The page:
Israel's military options and capabilities against Iran--and the state of its intelligence about the Iranian nuclear program--are of course state secrets, but the Israeli air force has been practicing long-range bombing runs. Israel's surprise attack on the secret Syrian nuclear reactor at al-Kibar in 2007 was gutsy and beautifully done, but far simpler than an attack on Iran--which is much farther away and presents multiple targets. Israel must also assess how Iran, and its agents in Hezbollah, would react to such an attack. Syria, like Iraq after Israel hit the Osirak reactor in 1981, did not react by trying to strike Israel; indeed Syria even hid the fact of the bombing, trying to save face. Iran might do likewise, might respond with acts of terrorism against Israel, or might unleash rockets attacks on Israeli military sites or even Israeli cities. So the decision on this subject is the most difficult one facing Israel's government and the one Mr. Netanyahu will most wish to discuss with President Obama.
On the "peace process," Mr. Obama will want progress toward a negotiated settlement, while Mr. Netanyahu will offer practical actions (more jobs and fewer roadblocks in the West Bank; more meetings with Palestinian Authority President Mahmoud Abbas; more training of Palestinian police). This past week he outlined a "triple track" approach: renewed peace negotiations as the political track, strengthening the Palestinian "security apparatus" as the security track, and an economic track meant to advance the Palestinian economy. But it seemed clear that security comes first, and that a final status agreement is not in the cards right now.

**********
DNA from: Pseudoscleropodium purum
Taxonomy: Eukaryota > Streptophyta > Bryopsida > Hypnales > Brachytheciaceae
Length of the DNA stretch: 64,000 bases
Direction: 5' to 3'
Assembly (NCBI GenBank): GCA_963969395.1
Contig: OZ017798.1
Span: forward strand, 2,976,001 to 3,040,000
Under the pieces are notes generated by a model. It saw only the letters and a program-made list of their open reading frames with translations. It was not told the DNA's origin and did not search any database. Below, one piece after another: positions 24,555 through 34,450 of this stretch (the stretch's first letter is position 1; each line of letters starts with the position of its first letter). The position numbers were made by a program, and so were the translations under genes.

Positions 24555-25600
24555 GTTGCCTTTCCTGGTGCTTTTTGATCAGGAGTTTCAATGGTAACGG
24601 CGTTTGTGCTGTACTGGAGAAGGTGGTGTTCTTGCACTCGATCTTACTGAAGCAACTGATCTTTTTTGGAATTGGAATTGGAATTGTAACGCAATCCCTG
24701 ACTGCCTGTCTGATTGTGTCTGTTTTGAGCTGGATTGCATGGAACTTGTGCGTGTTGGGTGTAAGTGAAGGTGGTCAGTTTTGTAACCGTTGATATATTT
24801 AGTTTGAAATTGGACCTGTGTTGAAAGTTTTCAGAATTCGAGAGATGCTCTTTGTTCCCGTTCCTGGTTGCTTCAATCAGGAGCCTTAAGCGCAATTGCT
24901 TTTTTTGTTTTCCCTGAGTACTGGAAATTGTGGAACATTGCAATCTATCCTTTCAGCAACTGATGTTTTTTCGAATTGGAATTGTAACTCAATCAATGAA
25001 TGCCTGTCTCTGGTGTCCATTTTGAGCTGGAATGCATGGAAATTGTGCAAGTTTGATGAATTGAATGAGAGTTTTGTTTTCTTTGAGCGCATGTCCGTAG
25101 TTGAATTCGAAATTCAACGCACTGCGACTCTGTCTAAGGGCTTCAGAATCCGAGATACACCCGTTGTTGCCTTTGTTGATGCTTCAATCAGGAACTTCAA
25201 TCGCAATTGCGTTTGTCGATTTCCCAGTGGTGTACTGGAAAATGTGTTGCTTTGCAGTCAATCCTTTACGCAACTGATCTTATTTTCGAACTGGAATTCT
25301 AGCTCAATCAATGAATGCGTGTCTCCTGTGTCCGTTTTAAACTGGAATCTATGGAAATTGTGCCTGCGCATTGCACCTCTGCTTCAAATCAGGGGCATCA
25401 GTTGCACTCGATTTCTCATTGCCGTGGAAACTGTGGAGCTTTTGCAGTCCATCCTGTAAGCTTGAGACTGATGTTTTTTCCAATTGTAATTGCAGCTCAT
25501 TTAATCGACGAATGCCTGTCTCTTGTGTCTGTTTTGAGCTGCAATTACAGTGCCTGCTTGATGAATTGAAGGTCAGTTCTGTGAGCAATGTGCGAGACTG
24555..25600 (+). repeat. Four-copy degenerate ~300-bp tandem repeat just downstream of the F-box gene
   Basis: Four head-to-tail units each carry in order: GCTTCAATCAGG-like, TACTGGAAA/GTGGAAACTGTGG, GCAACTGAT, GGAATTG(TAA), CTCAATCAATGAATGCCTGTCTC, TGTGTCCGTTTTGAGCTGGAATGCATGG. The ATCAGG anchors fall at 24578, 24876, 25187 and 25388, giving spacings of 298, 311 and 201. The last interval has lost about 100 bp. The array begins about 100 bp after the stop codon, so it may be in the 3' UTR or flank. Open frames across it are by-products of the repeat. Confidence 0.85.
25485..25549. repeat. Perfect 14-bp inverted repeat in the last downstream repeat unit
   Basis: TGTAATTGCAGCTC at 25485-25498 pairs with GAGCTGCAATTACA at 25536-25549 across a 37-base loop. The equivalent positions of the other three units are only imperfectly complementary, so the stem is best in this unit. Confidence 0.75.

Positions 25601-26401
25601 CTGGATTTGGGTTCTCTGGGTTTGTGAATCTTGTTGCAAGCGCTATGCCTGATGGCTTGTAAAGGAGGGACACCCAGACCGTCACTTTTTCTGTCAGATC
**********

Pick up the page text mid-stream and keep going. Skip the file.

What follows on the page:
Israel launched a surprise attack on a suspected Syrian nuclear reactor in 2007. Satellite photos show the area before, left, and after.
Mr. Mitchell seems to understand all of this, wily pol that he is - and impressed as he is by the Arab preoccupation with Iran rather than with the Palestinians. Secretary of State Hillary Clinton, another pol, seems to get it too. With the Palestinians split between Fatah and Hamas - Fatah unreformed and desperately weak, Iran and Hezbollah pouring support into every rejectionist group and now undermining Mr. Mubarak in Egypt - the old "peace process" is increasingly irrelevant to real world crises.
There is a critical struggle under way right now in the Middle East, but it is not between Israelis and Palestinians; it is the people aligned with us--including Egypt, Saudi Arabia, the Palestinian Authority, Israel and the United Arab Emirates--against Iran, Qatar, Syria, Hezbollah and the Palestinian rejectionist groups. Mr. Netanyahu will tell the president this, but no one knows if the president will buy it - at least until he consults with those Arab leaders and hears the same thing.